I cannot begin to describe to you the amount of love I have for each of my children. The idea that "it's a good thing they are cute" when they make less-than-desirable choices is true, but it's more than just that. I feel that it comes down to that love. It's more of "it's a good thing I love them" type of scenario.
Kids and parents alike will make less-than-desirable choices, but if you have a solid foundation of love, and focus on that love, you can take these difficult situations in stride. How do we, in reality, do this? It feels much easier said than done as you stand there staring at the entire container of powdered sugar spread across the length of your kitchen floor...
"Children seem to do best when mothers show love by communicating about and being aware of their activities and behaviors. Expressing love through listening, communicating, and monitoring enables a mother to be warm and supportive while setting and enforcing appropriate limits" (Hawkins, et al 133).
Let's look at each of these ways to express love in a little more detail:
The type of listening I am referring to is empathetic listening. "The goal of empathetic listening is to help another person feel understood and valued" (Hawkins et al 8). One very important lesson I have learned in my years as a parent is that, as a parent, I'm not always right. Sometimes, my kids are right and often times that is a hard pill to swallow. I have learned that listening to them, without jumping in to correct them, is extremely important in helping them feel understood and valued.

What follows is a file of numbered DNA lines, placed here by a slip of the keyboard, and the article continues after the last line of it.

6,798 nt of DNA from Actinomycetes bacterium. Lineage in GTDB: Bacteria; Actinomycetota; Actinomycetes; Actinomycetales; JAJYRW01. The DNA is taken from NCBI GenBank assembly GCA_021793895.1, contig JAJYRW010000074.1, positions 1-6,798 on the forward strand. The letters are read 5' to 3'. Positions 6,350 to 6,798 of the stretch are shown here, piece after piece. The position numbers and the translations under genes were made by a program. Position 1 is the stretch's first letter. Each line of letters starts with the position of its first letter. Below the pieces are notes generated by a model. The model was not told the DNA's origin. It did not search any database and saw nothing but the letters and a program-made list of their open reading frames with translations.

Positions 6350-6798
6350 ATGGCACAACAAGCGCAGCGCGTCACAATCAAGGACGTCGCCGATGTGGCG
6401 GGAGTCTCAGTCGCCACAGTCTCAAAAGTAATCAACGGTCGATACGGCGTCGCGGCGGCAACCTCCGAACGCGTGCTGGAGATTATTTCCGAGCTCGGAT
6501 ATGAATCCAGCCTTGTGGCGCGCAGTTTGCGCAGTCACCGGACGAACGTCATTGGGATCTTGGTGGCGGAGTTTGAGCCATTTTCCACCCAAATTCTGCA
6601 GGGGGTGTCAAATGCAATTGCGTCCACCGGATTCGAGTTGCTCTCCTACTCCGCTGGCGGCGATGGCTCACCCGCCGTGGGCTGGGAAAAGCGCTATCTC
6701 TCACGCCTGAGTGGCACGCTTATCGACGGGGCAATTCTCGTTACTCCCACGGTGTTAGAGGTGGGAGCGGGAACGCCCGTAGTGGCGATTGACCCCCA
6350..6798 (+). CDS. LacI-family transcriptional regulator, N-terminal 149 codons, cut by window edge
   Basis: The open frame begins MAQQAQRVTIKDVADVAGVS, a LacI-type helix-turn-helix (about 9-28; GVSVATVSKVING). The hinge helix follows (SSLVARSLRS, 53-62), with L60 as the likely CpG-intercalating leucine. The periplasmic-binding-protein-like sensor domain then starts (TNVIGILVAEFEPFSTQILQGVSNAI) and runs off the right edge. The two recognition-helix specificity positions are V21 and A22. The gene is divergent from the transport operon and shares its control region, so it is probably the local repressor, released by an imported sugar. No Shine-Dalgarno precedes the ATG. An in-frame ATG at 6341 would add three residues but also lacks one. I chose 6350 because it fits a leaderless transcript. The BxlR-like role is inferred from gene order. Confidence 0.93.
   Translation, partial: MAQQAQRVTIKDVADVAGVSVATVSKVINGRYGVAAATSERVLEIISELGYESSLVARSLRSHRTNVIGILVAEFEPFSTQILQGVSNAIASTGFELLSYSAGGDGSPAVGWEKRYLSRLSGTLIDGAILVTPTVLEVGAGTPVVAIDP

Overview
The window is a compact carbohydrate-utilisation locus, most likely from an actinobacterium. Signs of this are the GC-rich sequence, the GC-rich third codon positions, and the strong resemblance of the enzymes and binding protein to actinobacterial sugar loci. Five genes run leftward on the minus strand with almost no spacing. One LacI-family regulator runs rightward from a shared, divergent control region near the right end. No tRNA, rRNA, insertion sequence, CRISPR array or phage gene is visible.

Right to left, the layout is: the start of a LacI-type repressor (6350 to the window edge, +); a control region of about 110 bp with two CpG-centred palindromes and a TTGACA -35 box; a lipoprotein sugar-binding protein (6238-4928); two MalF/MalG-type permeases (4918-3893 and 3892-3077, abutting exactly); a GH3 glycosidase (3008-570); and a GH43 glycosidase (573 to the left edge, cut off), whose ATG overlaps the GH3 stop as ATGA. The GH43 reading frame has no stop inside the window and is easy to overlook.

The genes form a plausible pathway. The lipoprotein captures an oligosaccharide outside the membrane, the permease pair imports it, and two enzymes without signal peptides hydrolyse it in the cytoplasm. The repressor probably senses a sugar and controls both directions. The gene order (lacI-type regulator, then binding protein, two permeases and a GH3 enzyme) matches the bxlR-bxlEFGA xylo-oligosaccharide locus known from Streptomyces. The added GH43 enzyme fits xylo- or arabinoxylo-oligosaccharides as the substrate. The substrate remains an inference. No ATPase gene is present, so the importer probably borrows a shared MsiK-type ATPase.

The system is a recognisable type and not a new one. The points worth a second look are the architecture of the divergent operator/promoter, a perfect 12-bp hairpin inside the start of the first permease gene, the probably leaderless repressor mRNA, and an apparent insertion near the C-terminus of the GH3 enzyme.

"Communication is defined as 'the ability to bargain, problem-solve, and make decisions'...[it also] involves interacting with others in a way that consensus can be reached while respecting the rights of each individual" (Hawkins et al 8). Bargaining with a child? Doesn't that teach them to not respect me? No. What it teaches them is that you value their opinion and are willing to involve them in problem-solving and decision-making. Respect is a two-way street and when your child can feel that you respect them, you are teaching them how to respect you. By establishing a line of open and loving communication with your child, they will feel that they have a safe space with you and know they can come to you for "judgement-free" advice.